Should chief executives of big Tech Firms in the U.S. be fit to act as judge and jury on free speech?

LiberalBirju Dhaduk

Following the insurrection at the United States Capitol Building, various big tech companies, most notably Twitter, have banned former President Donald J. Trump and Trump related content. This has caused disagreement about whether or not companies should be able to censor what information they allow on their platforms. Some have stated that such censorship is an infringement on the freedom of speech, but these same people fail to recognize that such companies are private companies and not the government.

The right to freedom of speech in the First Amendment states that “Congress shall make no law… abridging the freedom of speech.” Twitter and all other companies that have banned Trump are not acting unconstitutionally and are well within their rights to ban anyone or anything that they see as breaking their Terms of Service (ToS). These ToS are agreed to by all of their users. Being the former President of the United States does not make a person immune to those ToS.

These companies should not have to be enforcers of the law, but only expected to be enforcers of their own ToS. Thus, their actions of banning Trump and Trump related content is completely justified, especially if it fulfills their moral responsibility of preventing violent attacks against the government that may be planned or discussed on their platforms.

Apple, Google, and finally Amazon Web Services eventually removed a far-right social media app by the name of Parler from their app stores. However, because Parler is unable to find another willing provider out of the few that exist, their app is no longer accessible.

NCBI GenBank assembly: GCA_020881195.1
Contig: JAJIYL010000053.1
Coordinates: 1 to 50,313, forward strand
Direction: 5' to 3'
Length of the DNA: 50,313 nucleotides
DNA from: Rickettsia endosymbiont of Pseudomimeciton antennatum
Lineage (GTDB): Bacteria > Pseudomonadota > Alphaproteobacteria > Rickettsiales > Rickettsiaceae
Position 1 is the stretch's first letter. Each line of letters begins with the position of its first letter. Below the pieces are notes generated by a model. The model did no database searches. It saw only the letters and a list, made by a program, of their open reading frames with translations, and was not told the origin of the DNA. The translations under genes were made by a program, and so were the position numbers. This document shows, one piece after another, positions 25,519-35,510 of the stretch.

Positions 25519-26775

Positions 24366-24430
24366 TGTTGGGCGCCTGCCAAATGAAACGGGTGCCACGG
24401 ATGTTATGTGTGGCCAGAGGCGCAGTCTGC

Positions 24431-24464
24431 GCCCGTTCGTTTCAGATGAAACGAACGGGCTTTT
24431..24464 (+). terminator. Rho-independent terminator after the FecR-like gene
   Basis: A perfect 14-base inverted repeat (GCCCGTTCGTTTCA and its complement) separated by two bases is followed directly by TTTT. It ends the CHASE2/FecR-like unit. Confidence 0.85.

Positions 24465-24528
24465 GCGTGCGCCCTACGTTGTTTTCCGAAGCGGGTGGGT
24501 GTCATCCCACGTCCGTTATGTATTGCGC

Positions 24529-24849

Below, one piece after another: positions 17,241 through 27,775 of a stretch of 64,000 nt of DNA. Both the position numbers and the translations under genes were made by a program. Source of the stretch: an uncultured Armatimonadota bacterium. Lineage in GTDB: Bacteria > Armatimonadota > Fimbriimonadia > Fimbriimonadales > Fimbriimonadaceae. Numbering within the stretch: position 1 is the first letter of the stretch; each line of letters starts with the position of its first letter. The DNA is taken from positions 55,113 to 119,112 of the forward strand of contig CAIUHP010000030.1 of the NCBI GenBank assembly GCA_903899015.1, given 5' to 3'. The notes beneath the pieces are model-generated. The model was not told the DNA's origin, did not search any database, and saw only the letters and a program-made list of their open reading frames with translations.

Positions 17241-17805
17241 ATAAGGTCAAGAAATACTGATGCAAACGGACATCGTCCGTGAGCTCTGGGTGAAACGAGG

Parler has compared this action by Amazon to that of “pulling the plug on a hospital patient on life support.” They are blaming Amazon for destroying their business. However, just as people sign ToS before using an app, Parler had signed the ToS that Amazon had. These ToS do not dictate what content Parler is allowed on its platform but does require Parler to identify and remove any content that encourages and incites violence against others. Parler’s refusal to do so does not make them a “hospital patient on life support” but rather a principal who was fired by the superintendent for not disciplining violent kindergarteners.

It can’t be said that Big Tech companies are biased when fufilling their own ToS. They will and should continue to act as their own private companies uninfluenced by the government. Any that disagree should not use those platforms. Therefore, it is not mine or anyone else’s place to decide whether these Big Tech companies acted ethically, much less decide how they should act in the future.

IndependentIsaac Scafe